The Media – Part 3 – The Future of Newspapers

The following is the third post on the Media.

In the first post of this unit, I introduced the first aspect of the general subject of this unit: The Radio.

In the second post of this unit I introduced the second aspect of the general subject of this unit: The Press.

Today we will discuss another aspect:

The Future of Newspapers

Let’s talk about it.

  • Do young people read newspapers?
  • What sections do many of them prefer?
  • Do you read newspapers?
    How often?
    Which newspaper do you prefer? Why?
    What is your favorite section? Why?
  • How can parents encourage children to read newspapers?
  • Do you think radio, TV and the Internet will soon replace newspapers? Explain.
  • Could this happen in Israel? Justify your answer. 

Getting ready to read

The passage you are about to read deals with the future of newspapers. 

  • What are the advantages of newspapers over other means of communication?
  • What are the disadvantages?
  • What, do you think, will happen to newspapers 20 years from today?

Reading Passage 1

Read the  following passage and answer the questions that follow.

1. Many experts predict that most local daily newspapers will be out of existence within the next ten years. The electronic newspapers will entirely replace ink and paper.

2. The main reason is that newspapers are too slow in breaking news compared to radio, TV and the Internet. In the past, newspapers had to compete  only with other newspapers. Today, although they can offer a deep analysis of a certain issue, they can rarely break a major story. Election results are known everywhere long before the paper gets to the nearest newsstand or is delivered to your home. A plane crash will interrupt any radio or TV program. You will not only hear all the details, you will see all the details. The internet will bring us even more up to the minute news. We will soon get the latest information practically online, in real time.

3. Does that mean newspapers may soon be put to rest? It may be too soon to bury them. Years ago experts said television would kill off newspapers. Then, cable TV was supposed to make newspapers disappear and now, the Internet  is expected to do that. And yet, some people will always prefer the newspaper. What can be more enjoyable than leafing through a newspaper over a cup of coffee while waiting for a friend? Books have survived the threat of television. Newspapers will hopefully survive competition with the internet.


1. What do experts think about the future of the daily newspapers (paragraph 1)?


2. When is that expected to happen (paragraph 1)?

a. ten years from now.

b. a couple of years from now.

c. ten years from now at the latest.

d. at least ten years from now.

3. What do the words electronic newspapers refer to (paragraph 1)?


4. What words refer to regular newspapers (paragraph 1)?


5.  Why do many experts claim newspapers will not survive competition with radio, TV and the internet (paragraph 2)?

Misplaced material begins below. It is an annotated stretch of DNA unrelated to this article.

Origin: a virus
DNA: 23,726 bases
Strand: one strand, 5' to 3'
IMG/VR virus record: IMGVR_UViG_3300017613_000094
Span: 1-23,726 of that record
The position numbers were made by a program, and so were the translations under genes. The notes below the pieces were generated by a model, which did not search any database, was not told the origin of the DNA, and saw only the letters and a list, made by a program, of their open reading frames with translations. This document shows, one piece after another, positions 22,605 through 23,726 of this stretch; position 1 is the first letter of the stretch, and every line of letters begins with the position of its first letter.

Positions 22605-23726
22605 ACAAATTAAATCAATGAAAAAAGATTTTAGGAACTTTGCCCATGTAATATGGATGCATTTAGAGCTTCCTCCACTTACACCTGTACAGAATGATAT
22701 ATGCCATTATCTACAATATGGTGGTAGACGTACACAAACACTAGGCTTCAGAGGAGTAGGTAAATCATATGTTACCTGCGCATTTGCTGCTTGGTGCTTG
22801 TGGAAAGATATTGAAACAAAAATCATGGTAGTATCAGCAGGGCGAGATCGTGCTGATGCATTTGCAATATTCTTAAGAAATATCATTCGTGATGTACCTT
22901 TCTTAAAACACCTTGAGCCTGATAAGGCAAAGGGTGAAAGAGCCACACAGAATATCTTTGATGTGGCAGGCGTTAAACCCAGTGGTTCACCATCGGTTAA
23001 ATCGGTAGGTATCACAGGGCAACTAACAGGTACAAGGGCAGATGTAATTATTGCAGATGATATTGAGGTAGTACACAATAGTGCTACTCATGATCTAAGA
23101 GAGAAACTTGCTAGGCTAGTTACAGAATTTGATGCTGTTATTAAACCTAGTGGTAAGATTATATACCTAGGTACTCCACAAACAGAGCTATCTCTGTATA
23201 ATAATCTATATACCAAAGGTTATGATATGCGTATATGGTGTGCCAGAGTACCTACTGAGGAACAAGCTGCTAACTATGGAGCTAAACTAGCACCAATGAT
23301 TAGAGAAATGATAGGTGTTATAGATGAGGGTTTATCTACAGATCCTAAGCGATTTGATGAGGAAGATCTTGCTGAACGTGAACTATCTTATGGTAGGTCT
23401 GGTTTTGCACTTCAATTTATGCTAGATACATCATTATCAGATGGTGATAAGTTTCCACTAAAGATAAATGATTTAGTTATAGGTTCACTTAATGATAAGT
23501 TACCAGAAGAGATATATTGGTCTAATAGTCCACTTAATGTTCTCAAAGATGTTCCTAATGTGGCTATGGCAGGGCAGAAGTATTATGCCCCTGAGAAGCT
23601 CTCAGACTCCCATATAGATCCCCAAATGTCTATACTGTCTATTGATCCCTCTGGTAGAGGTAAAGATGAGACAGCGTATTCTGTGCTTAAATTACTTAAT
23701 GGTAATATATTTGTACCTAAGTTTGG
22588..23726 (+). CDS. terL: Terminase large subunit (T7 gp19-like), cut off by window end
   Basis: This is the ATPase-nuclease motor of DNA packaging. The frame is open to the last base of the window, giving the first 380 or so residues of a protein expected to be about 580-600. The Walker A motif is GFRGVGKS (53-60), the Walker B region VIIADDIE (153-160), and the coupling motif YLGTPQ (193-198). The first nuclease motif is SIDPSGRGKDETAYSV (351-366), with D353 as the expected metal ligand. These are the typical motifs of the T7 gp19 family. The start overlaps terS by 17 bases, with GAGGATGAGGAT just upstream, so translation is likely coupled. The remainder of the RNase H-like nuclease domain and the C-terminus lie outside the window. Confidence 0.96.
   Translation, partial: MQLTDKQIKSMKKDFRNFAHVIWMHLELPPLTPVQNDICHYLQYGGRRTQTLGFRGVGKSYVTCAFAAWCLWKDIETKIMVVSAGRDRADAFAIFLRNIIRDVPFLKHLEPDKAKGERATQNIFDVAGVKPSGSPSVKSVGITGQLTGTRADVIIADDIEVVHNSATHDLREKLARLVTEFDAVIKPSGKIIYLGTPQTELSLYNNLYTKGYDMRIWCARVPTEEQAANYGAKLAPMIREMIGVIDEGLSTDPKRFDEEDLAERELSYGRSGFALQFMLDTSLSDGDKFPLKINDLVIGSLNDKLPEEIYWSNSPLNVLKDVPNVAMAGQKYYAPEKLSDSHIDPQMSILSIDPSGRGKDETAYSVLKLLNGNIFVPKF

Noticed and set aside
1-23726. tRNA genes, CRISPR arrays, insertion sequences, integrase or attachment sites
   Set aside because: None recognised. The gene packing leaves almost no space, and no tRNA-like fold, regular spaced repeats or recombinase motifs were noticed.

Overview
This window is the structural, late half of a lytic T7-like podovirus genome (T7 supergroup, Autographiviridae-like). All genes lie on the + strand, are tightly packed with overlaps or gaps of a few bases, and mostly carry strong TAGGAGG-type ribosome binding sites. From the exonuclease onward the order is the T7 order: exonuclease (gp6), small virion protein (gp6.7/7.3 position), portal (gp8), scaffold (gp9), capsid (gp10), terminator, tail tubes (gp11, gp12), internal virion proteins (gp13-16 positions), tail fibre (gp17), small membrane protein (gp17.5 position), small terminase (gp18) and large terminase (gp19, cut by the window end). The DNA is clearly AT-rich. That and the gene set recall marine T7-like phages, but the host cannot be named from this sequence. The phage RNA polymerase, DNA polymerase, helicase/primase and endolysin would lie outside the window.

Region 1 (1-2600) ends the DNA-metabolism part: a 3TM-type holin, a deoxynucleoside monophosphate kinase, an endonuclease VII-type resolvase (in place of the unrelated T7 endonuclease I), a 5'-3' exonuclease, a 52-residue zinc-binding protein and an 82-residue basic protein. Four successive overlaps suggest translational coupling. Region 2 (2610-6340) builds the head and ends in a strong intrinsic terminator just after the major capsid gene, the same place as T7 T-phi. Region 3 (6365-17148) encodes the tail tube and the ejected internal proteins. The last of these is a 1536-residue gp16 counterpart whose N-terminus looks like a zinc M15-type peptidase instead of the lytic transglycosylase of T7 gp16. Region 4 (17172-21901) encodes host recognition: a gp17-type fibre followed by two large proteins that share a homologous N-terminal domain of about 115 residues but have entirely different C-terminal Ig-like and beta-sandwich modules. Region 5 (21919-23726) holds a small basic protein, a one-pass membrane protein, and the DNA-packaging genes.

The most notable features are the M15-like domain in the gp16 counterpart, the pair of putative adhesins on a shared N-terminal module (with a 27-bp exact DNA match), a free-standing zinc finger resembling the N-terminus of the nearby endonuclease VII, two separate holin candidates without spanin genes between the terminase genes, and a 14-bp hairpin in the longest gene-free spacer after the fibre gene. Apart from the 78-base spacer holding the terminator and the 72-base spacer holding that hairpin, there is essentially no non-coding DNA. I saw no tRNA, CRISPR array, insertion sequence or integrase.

6. Things were much easier for newspapers in the past. Copy the sentence (paragraph 2) that justifies this statement.


7. Why is the plane crash mentioned in paragraph 2?


8. Does the author think newspapers will soon disappear (paragraph 3)?


9.  Why do many people love regular newspapers (paragraph 3)?


10.  Complete the following sentence (paragraph 3).

Just as books —————————————-, so will ——————————————-

Reading Passage 2

Editing and Correcting

A close reading of the following passage will show that an absent minded editor has mixed up the order of paragraphs and left irrelevant sentences in the passage.

Read the passage carefully and then:

  • Put the paragraphs in suitable order.
  • Find the irrelevant sentences and cross them out.
  • Give a title to the passage.

Helpful Vocabulary

temporarily   –    זמנית

delay   –   לעכב

cope with   –   להתמודד עם

urgent   –   דחוף


The Second World War temporarily delayed the development of television. After the war, special attention was given to television and by 1946, there were already four TV stations in the United States. Britain, France and Russia also operated one station each. There are English lessons on Israeli TV twice a week.

The American public was given a chance to see what a TV set looked like at the 1939 Worlds’s Fair. I don’t like color TV. President Roosevelt appeared on the air and gave the opening speech. That was the first American TV broadcast, making President Roosevelt the first TV star. At the time, TV was considered an expensive toy and nobody expected it to become part of every household within a short time.

In those days, people in Israel did not even dream of television. In the late forties and fifties, the young state had to cope with much more urgent matters. Color TV sets are every expensive. Only a few owned TV sets. Most were to be found in the Arab sectors tuned to broadcasts from Jordan, Egypt and Lebanon.

Today, we must admit that the “People of the Book” have, to a certain extent, become the “People of the TV set”. Over 90% of the Israeli households own at least one TV set and most people spend a few hours a day in front of the screen. The radio plays an important role in our lives. The TV has become an integral part of the Israeli family.

Many years later, in 1968, Israeli television officially began its regular broadcasts. My family bought the first TV set in 1975. The first program was a live telecast of the military parade on Israel’s 20th Independence Day.

And that’s all for today. More  texts and suggestions in my next post. 

Lea 🙂



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